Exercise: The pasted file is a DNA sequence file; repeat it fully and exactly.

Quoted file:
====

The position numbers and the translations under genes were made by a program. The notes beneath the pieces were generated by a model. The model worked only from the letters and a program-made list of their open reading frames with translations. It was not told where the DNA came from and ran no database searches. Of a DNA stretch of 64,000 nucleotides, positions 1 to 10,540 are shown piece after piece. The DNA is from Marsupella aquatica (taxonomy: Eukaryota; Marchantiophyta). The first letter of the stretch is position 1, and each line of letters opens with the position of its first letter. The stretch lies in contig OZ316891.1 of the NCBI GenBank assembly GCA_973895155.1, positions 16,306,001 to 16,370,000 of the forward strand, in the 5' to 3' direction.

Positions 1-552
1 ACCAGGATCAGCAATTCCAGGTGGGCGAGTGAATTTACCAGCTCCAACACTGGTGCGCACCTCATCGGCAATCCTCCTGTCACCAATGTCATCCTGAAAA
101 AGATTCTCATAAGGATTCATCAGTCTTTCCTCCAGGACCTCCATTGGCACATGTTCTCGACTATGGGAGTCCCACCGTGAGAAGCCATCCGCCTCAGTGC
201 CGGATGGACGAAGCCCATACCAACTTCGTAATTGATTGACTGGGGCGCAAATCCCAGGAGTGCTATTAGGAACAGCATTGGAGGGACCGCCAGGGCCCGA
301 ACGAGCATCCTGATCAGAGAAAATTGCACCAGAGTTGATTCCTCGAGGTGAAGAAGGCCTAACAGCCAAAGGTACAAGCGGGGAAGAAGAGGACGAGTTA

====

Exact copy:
The position numbers and the translations under genes were made by a program. The notes beneath the pieces were generated by a model. The model worked only from the letters and a program-made list of their open reading frames with translations. It was not told where the DNA came from and ran no database searches. Of a DNA stretch of 64,000 nucleotides, positions 1 to 10,540 are shown piece after piece. The DNA is from Marsupella aquatica (taxonomy: Eukaryota; Marchantiophyta). The first letter of the stretch is position 1, and each line of letters opens with the position of its first letter. The stretch lies in contig OZ316891.1 of the NCBI GenBank assembly GCA_973895155.1, positions 16,306,001 to 16,370,000 of the forward strand, in the 5' to 3' direction.

Positions 1-552
1 ACCAGGATCAGCAATTCCAGGTGGGCGAGTGAATTTACCAGCTCCAACACTGGTGCGCACCTCATCGGCAATCCTCCTGTCACCAATGTCATCCTGAAAA
101 AGATTCTCATAAGGATTCATCAGTCTTTCCTCCAGGACCTCCATTGGCACATGTTCTCGACTATGGGAGTCCCACCGTGAGAAGCCATCCGCCTCAGTGC
201 CGGATGGACGAAGCCCATACCAACTTCGTAATTGATTGACTGGGGCGCAAATCCCAGGAGTGCTATTAGGAACAGCATTGGAGGGACCGCCAGGGCCCGA
301 ACGAGCATCCTGATCAGAGAAAATTGCACCAGAGTTGATTCCTCGAGGTGAAGAAGGCCTAACAGCCAAAGGTACAAGCGGGGAAGAAGAGGACGAGTTA